NASA, Medicine, and Equality
The Traditionalist generation spawned the first true innovators. They were responsible for developing NASA, which has led to today’s space program. Back in the 1950s, NASA chose seven men (astronauts) who would fly on the Mercury spacecraft and called these men the “Mercury Seven.” John Glenn, one of them, was the first American to orbit the earth in 1962.
Traditionalists also created vaccines for many diseases including polio, tuberculosis, tetanus, and whooping cough, laying the foundation for today’s technological environment.
This generation was the first to pursue equality through the Civil Rights Movement that began in the mid 50s with protests against racial segregation and discrimination. The movement began by attempting to tear down the inherent discrimination in public facilities that segregated blacks from whites. As the movement expanded, their struggle for freedom and reform extended to economic, political, and cultural arenas. Dr. Martin Luther King Jr., a Baptist minister, lead the Civil Rights Movement from the mid 1950s until his assassination in 1968.
Good-bye to Traditions
Traditionalists may be the last generation to help pass on the individual family traditions. Growing up, my sisters and I loved our family traditions. Coming from an Italian family background, we knew that every Sunday we would have either homemade lasagna or tortellini or, maybe, rigatoni, and always meatballs. At Christmas, my mom made tins of homemade cookies, breads, and our favorite almond biscotti. My mom loved special family dinners and set a fancy table with the family china, crystal, and silver.
Every Thanksgiving we counted on Mom to make the stuffing recipe exactly the same—and we would get really upset if she added anything extra like mushrooms or sausages. My dad would carve the turkey with the special knife reserved for Thanksgiving and Christmas. Regrettably, as time has marched on, many of our family traditions have gone by the wayside.
When Baby Boomers (1946–1964) began to develop their lifestyles, families changed. Their children, Gen X (1965–1984), share memories of holidays described as a “happy blur” with a “working mom” doing some frenzied cooking and cleaning, along with the dreaded car trips from one relative’s house to the next. If the relatives all lived in the same city, Thanksgiving could possibly be two or three huge meals packed into one day.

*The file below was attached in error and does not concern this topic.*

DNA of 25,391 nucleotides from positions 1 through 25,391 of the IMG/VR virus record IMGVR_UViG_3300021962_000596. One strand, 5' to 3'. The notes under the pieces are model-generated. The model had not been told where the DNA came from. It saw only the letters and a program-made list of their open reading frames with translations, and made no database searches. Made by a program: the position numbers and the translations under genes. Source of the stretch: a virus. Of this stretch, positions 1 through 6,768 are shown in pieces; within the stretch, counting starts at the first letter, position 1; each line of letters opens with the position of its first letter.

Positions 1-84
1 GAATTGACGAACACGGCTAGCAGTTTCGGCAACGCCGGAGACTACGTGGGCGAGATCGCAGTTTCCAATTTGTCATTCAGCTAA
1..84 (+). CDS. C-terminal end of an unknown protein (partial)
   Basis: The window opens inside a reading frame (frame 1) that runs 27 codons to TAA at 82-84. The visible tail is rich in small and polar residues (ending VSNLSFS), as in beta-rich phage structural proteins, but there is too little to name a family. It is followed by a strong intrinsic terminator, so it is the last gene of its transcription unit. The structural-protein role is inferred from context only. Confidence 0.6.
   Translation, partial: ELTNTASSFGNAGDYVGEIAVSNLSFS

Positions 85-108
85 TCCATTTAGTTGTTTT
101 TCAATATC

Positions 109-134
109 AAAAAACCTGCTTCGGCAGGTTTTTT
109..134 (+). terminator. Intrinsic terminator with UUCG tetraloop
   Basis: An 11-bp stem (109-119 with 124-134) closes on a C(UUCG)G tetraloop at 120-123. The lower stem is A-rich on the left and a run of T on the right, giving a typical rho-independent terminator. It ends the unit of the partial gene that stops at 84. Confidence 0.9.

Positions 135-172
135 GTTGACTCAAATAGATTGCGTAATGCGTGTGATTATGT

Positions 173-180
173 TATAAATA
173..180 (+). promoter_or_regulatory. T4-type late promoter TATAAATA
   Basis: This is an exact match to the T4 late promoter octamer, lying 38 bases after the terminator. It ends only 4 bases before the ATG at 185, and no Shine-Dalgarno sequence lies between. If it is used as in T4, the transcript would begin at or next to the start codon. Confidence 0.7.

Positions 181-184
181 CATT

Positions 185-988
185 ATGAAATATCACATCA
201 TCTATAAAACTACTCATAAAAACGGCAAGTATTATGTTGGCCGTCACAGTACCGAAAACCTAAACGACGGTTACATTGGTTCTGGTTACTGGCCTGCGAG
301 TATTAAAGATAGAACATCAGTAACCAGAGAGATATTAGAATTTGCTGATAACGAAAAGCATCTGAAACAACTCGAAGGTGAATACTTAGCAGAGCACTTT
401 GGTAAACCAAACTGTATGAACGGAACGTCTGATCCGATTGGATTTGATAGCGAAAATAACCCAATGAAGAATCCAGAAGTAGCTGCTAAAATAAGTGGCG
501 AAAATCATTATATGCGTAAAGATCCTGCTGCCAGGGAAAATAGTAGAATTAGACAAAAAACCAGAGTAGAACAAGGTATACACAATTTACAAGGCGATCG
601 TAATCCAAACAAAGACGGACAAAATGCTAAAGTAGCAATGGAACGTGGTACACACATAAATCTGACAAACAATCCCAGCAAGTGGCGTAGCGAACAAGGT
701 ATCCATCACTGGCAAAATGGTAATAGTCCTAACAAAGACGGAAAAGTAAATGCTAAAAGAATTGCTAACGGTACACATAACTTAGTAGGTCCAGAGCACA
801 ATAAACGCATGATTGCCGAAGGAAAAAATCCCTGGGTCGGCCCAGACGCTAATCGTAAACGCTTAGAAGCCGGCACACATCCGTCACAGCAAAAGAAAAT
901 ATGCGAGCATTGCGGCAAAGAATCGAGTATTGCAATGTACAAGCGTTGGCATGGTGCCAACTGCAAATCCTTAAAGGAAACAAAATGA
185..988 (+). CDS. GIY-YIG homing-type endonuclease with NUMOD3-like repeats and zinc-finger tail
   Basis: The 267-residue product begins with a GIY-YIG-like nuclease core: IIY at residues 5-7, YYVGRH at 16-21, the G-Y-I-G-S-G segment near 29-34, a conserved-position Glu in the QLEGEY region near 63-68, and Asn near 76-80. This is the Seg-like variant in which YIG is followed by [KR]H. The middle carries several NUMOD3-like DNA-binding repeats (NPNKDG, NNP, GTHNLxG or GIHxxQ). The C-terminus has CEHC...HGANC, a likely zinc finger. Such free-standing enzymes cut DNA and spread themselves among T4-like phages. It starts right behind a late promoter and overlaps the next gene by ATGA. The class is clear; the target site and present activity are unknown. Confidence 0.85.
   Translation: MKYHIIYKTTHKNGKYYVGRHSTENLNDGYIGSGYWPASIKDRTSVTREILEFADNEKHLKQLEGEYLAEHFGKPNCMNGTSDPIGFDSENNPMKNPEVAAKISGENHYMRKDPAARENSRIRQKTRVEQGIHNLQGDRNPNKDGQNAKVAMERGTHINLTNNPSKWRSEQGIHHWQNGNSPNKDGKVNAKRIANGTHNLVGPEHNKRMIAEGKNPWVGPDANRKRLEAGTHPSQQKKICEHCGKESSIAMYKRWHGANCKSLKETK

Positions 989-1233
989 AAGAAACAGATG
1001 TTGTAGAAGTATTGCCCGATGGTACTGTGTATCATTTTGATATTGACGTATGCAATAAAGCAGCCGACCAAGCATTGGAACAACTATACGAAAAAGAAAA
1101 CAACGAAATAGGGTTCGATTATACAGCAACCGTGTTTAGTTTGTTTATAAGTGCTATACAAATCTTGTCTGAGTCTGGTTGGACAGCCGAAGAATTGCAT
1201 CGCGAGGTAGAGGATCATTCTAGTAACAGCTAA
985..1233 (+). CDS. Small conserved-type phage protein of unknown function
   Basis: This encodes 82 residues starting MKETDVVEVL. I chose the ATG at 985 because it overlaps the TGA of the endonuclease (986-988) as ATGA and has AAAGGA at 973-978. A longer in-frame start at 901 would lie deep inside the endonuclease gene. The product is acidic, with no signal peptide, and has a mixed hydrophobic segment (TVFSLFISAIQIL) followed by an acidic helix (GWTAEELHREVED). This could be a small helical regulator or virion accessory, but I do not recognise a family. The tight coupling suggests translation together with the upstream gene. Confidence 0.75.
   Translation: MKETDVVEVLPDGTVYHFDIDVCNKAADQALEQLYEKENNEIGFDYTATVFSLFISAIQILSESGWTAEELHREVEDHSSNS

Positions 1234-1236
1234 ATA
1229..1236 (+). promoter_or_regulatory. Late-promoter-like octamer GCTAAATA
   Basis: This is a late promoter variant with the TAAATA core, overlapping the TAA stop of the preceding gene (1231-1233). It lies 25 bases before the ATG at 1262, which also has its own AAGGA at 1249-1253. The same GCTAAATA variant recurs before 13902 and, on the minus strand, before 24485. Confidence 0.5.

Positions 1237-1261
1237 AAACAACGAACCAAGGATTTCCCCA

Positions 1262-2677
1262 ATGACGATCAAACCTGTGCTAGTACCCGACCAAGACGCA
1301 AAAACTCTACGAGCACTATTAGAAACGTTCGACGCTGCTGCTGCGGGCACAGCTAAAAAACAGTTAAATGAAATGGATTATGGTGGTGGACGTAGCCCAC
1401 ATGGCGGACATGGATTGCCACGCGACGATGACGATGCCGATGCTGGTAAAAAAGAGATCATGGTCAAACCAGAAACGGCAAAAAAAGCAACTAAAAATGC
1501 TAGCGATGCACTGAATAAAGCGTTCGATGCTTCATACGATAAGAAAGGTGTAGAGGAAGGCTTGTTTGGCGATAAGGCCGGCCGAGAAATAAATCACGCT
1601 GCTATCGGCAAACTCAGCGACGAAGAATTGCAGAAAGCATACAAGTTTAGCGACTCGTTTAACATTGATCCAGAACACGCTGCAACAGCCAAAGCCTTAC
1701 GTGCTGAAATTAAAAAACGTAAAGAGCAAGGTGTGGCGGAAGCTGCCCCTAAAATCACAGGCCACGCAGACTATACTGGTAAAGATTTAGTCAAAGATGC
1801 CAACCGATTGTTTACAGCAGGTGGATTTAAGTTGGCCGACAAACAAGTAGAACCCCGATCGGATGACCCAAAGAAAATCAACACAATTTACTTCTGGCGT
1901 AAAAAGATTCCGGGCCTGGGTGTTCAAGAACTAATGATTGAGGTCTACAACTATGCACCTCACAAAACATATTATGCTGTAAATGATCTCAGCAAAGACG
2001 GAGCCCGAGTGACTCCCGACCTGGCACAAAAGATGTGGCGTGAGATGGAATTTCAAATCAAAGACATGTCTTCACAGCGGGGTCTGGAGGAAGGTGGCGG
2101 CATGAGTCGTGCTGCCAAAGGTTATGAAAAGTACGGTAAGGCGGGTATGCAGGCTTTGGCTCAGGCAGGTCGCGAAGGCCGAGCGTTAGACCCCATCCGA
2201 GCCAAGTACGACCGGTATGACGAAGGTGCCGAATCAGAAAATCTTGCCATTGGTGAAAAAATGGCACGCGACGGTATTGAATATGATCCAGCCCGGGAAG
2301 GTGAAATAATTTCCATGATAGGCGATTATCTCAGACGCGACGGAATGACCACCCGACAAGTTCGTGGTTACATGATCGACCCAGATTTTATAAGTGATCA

When Gen X moved out of the house (college, job, marriage) many continued these traditions by traveling home and spending a few days or a week at the parents’ home from Christmas Day to New Year’s Day. Movies such as National Lampoon’s Christmas Vacation, Home for the Holidays (1995), and Four Christmases (2008) capture well those hectic years.
When Gen X married, another “holiday issue” was set into play: deciding which family gets them, followed by the travel arrangements and subsequent tight sleeping quarters. Many X’ers admit that they would break their parents’ hearts if they didn’t come home for Christmas. But, the question is how do they decide on which family to go to?
After the grandchildren arrive on the scene, numerous X’ers and now Millennials often decide to forgo many of their past traditions and begin their own, but admit they still call Grandma and get all the delicious family recipes.
If your grandparents are still with you, take time to ask them to share ideas and traditions with your family and try to keep some of those important customs alive.
If you have some time over the weekend watch one of these classic Traditionalist movies!
Casablanca , Citizen Kane, Maltese Falcon, Double Indemnity, North by Northwest, Rear Window , Grapes of Wrath, Unbroken Vertigo, Some Like it Hot The Philadelphia Story, From Here to Eternity, have fun!
Karen McCullough is a nationally known keynote speaker and expert on change, generational opportunities and workforce trends.
Karen helps organizations cut through the generational biases and get back to reality by leveraging their team’s strengths, enriching the work environment, and driving better results. Each of her presentations brings a realistic perspective on workplace trends, employee engagement, while offering actionable content.
For the past 15 years Karen has shared her insights to top organizations such as VMware, Procter & Gamble, US Department of Justice, JPMorgan Chase, Symantec, McGraw-Hill, National Homebuilders, Shell Oil, Mercedes Benz, The World Bank, American National Insurance, Humana, United Way, American Heart Association and MD Anderson Cancer Center.